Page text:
Graffiti brings purpose, expression on issues

We see graffiti everywhere we go. It’s on buildings, train cars, playground equipment, bathroom stalls and anywhere else you can think of. Some of it is seemingly pointless and sometimes offensive, while some of it is smart, detailed and well-drawn.
Many say that it is not art, just delinquents defacing public property. Despite this popular opinion, graffiti is art.
Art is an expression of a feeling, a thought or an experience, among other things. This is exactly what graffiti artists do. They use their art to express ideas about issues, politics and life in general.
Even if graffiti includes profanity or graphic images and looks like it has no point at all, it is still art. Even if little thought or no artistic ability went into making it, the person who made it ex-pressed something through it. Maybe scrawling a string of vulgar words across a train car is therapeutic for that person, and expresses their need to feel as if they are being heard.
However, graffiti is usually not pointless or thoughtless, even if it may look that way. A lot of it has real meaning behind it.
A great example of this is the work of the most famous graffiti artist, Banksy. With an unknown identity and a can of spray paint, Banksy has been using graffiti since the 1990s to make political and social statements across the world. His art highlights the dark injustices of society, and makes its viewers think about things that they may not have thought of otherwise. What he has done with graffiti has been highly influential on both artists and regular people in a positive way.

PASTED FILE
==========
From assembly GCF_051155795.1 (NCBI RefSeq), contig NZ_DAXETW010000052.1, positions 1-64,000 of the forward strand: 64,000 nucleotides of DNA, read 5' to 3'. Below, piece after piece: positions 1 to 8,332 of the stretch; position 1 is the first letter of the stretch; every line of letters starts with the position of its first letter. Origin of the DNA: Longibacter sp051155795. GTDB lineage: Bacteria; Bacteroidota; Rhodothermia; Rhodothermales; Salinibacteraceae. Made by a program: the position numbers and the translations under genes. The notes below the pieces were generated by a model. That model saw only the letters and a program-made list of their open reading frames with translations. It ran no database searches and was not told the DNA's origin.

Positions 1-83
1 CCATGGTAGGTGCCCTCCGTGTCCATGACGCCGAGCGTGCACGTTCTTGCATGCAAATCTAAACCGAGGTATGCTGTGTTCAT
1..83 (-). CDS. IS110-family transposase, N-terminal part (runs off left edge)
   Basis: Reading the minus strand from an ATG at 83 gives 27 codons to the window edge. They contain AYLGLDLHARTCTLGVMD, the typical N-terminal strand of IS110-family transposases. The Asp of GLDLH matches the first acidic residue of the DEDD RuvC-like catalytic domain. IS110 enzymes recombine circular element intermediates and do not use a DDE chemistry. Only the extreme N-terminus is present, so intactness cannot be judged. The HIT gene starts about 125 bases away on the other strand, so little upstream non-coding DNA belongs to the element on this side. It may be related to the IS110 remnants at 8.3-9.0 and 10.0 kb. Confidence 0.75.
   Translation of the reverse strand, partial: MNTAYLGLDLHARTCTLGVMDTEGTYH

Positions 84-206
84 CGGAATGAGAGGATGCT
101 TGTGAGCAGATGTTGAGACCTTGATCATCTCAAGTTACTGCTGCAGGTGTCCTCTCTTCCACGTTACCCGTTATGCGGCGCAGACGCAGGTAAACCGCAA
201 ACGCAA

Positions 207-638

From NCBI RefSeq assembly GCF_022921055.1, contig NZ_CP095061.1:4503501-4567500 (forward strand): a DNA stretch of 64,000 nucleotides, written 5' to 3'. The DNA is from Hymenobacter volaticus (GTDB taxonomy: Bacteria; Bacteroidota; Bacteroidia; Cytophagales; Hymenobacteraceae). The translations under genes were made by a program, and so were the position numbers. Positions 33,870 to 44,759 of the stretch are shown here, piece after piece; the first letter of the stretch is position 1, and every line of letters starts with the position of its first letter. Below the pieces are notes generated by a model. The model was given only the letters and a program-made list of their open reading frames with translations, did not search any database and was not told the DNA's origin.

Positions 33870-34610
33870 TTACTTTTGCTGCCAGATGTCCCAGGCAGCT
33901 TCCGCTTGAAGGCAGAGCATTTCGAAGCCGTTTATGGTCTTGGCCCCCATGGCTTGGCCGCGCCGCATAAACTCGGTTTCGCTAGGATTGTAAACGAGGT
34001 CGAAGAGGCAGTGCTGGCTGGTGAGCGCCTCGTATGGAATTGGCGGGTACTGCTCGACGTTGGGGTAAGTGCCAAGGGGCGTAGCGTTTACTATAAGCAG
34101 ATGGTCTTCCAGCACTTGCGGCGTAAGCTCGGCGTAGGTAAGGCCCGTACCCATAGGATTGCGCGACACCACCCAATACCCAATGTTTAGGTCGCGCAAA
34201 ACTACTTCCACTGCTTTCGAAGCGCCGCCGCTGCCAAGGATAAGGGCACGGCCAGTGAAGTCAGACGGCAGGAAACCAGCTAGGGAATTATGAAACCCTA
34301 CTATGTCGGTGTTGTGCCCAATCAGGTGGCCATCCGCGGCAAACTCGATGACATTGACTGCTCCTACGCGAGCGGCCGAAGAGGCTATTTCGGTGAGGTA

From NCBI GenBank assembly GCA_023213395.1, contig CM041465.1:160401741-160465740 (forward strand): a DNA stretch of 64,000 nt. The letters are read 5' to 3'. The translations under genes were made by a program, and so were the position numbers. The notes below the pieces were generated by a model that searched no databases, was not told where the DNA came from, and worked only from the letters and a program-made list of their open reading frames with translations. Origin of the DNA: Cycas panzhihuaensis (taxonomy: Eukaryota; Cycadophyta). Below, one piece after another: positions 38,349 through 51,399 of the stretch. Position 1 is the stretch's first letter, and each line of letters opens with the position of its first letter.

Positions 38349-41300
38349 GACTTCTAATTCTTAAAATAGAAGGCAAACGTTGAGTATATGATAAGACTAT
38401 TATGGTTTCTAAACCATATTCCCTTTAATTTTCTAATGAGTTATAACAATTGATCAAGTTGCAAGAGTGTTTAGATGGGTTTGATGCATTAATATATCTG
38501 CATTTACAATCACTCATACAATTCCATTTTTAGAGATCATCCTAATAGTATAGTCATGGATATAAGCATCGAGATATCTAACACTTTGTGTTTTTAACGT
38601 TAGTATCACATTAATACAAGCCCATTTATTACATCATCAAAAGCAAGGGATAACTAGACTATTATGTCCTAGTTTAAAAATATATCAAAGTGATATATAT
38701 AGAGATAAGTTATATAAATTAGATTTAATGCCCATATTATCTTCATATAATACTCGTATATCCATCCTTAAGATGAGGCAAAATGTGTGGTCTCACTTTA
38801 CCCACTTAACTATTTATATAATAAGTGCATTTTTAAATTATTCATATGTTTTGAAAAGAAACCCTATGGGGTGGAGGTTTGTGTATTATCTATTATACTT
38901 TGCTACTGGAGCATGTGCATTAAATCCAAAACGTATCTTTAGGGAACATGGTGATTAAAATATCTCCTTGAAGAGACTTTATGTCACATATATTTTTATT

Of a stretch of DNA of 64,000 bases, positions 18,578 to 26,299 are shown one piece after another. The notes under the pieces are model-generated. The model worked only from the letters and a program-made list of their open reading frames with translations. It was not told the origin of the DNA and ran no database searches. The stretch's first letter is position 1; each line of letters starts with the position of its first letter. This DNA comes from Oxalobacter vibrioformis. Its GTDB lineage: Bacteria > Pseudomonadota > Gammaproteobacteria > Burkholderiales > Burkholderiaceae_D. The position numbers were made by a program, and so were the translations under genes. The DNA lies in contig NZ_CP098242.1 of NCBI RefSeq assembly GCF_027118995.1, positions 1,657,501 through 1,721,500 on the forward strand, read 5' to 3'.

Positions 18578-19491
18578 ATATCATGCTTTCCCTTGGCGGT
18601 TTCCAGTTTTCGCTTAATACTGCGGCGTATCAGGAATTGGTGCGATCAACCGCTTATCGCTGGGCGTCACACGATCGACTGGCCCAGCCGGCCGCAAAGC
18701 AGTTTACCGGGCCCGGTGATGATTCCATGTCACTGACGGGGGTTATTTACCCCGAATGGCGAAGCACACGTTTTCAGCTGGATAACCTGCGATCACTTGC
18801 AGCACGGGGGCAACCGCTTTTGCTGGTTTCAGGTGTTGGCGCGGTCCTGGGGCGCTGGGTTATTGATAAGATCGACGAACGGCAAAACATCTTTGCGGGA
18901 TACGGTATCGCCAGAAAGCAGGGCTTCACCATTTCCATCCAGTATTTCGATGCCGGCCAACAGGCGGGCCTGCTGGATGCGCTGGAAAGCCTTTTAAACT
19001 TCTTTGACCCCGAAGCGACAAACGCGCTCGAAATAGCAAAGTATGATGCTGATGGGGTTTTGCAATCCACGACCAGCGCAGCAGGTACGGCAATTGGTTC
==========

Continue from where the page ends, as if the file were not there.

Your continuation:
However, many argue that even if graffiti is trying to make a well-intentioned statement, it is still vandalism. And those people would be right. Graffiti is illegal in the United States as it is in most places around the world. According to The Fact Site, $1-3 of every taxpayer’s money is spent every year to remove or paint over public graffiti.
So for most people, graffiti is an issue of morals. They think that it’s rude to plaster your art onto a building that doesn’t belong to you. But I think that’s the point of graffiti, especially when it is centered on a particular issue. It tells the world, “this problem is here whether you want it to be or not. Don’t ignore it.”
Graffiti has power just like any other kind of art. It holds important messages that people need to hear. But that can’t happen until our laws become more lenient. We need more designated public spaces for graffiti, and building owners who support it that will agree to let artists use their walls for their art. If these changes were to happen, graffiti could start to be recognized as the legitimate and significant art form that it is.